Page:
Seclusion for escalating behavior in psychiatric patients has been a controversial intervention over the past 3 decades. The current study investigated the experience of seclusion from the perspective of inpatient psychiatric patients in the mid-western United States. Twelve patients were interviewed about their experiences; the interviews were transcribed into a written text. A phenomenological method was used to analyze the text, and themes were generated. Three themes emerged: (a) Patient Hope for Respect and Open Communication described patients’ desires for discussion about their individual problems before their behavior escalated; (b) Patient Emotional Response to the Seclusion Process described accelerating emotions such as anxiety and anger. Patients perceived disrespect from staff prior to and during seclusion; and (c) Patient Insight into Behavior and the Importance of Positive Coping Skills described the importance of debriefing with staff and learning positive coping skills. Further improved education for nurses is needed to help manage psychiatric patients, for it is the goal of the mental health profession to understand the reasons these seclusion episodes occur and to directly take the steps to eliminate the need for the seclusion process entirely. [Journal of Psychosocial Nursing and Mental Health Services, 51(7), 32–38.]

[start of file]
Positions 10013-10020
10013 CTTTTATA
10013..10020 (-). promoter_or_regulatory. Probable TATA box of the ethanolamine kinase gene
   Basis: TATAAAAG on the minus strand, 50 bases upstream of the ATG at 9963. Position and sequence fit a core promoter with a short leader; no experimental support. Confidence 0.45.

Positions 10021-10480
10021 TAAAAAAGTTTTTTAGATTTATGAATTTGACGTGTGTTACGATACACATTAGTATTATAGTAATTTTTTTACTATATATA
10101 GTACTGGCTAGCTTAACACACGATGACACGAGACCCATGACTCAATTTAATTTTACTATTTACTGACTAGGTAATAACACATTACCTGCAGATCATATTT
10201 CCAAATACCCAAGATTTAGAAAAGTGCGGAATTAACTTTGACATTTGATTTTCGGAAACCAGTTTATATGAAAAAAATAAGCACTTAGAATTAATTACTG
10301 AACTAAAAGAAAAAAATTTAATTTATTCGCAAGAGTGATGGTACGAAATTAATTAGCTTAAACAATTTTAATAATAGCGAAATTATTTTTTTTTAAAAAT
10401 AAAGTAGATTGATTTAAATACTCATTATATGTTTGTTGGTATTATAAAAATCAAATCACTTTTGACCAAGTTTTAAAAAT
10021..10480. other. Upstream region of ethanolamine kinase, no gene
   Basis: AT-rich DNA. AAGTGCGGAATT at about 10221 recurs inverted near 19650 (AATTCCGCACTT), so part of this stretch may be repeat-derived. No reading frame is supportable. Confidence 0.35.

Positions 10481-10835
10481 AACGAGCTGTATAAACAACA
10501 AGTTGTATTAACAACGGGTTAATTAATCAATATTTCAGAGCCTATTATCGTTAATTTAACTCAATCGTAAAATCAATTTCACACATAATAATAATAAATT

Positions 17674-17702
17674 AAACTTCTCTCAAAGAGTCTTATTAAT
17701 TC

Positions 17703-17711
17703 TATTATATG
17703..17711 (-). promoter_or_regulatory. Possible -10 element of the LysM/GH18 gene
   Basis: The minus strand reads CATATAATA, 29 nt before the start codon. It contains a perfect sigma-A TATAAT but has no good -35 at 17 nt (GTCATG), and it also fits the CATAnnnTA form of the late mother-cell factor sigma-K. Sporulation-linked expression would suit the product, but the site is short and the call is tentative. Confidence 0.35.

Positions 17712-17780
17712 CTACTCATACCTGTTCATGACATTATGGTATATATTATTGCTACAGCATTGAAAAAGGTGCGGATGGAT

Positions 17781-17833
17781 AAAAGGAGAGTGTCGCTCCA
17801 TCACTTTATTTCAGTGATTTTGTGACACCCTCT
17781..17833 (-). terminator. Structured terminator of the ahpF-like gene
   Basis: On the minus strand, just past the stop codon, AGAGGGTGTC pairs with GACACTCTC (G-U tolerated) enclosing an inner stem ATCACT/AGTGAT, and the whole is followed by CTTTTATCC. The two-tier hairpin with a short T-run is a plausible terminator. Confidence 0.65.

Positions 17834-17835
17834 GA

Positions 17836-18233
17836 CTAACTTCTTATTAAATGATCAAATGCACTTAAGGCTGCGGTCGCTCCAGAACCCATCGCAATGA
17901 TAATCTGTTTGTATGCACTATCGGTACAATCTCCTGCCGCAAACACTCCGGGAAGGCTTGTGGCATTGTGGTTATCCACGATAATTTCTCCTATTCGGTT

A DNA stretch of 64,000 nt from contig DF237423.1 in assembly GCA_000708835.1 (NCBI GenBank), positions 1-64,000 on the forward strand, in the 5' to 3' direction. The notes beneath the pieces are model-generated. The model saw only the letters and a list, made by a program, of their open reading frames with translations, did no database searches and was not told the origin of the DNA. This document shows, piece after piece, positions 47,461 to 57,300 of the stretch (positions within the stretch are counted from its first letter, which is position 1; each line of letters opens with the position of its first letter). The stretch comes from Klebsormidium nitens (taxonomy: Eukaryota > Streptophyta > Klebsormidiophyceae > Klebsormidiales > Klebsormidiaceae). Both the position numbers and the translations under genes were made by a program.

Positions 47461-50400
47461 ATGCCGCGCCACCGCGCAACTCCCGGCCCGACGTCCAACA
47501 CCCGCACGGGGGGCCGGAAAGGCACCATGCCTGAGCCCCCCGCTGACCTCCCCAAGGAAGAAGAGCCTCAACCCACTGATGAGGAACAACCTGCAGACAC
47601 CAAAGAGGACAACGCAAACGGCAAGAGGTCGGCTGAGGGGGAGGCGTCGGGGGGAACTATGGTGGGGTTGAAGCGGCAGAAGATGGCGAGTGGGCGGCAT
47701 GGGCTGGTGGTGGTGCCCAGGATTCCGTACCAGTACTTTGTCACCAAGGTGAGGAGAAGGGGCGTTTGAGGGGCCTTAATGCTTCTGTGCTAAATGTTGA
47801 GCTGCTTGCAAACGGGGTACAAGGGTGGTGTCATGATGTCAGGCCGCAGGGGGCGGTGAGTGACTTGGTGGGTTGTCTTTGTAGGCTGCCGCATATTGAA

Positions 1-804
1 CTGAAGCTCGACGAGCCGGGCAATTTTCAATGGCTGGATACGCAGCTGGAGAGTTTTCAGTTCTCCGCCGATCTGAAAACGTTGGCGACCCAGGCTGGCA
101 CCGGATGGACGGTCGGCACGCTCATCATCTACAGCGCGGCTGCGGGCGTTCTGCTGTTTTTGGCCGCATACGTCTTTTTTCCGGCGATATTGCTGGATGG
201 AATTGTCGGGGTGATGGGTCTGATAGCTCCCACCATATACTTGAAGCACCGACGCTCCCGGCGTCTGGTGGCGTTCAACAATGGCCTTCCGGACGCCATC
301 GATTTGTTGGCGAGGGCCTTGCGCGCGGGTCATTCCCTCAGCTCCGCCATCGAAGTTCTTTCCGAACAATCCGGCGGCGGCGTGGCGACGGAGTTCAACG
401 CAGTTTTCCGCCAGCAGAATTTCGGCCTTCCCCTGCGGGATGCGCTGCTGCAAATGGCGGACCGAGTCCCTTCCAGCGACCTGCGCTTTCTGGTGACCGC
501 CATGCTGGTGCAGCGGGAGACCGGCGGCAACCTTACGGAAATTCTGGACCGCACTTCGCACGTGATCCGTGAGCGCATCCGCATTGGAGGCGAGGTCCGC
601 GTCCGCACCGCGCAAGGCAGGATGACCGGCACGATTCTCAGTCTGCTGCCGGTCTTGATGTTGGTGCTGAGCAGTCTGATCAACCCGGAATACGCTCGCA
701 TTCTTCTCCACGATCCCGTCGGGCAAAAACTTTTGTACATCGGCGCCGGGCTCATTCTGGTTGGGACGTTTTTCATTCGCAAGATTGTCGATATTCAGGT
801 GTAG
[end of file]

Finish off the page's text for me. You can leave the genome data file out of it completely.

Ms. Faschingbauer and Ms. Tempel are Staff Nurses, Mental Health United Hospital, St. Paul; and Dr. Peden-McAlpine is Associate Professor, University of Minnesota School of Nursing, Minneapolis, Minnesota.

The authors have disclosed no potential conflicts of interest, financial or otherwise. Funding for this research study was provided by the Katharine Densford Dreves Grant, Minnesota Nurses Association Foundation (K.M.F., W.T.).

Address correspondence to Kristine M. Faschingbauer, RN, BSN, Staff Nurse, Mental Health United Hospital, 333 Smith Avenue, St. Paul, MN 55102; e-mail: Kristine.Faschingbauer@allina.com.

Received: August 22, 2012
Accepted: March 21, 2013
Posted Online: May 15, 2013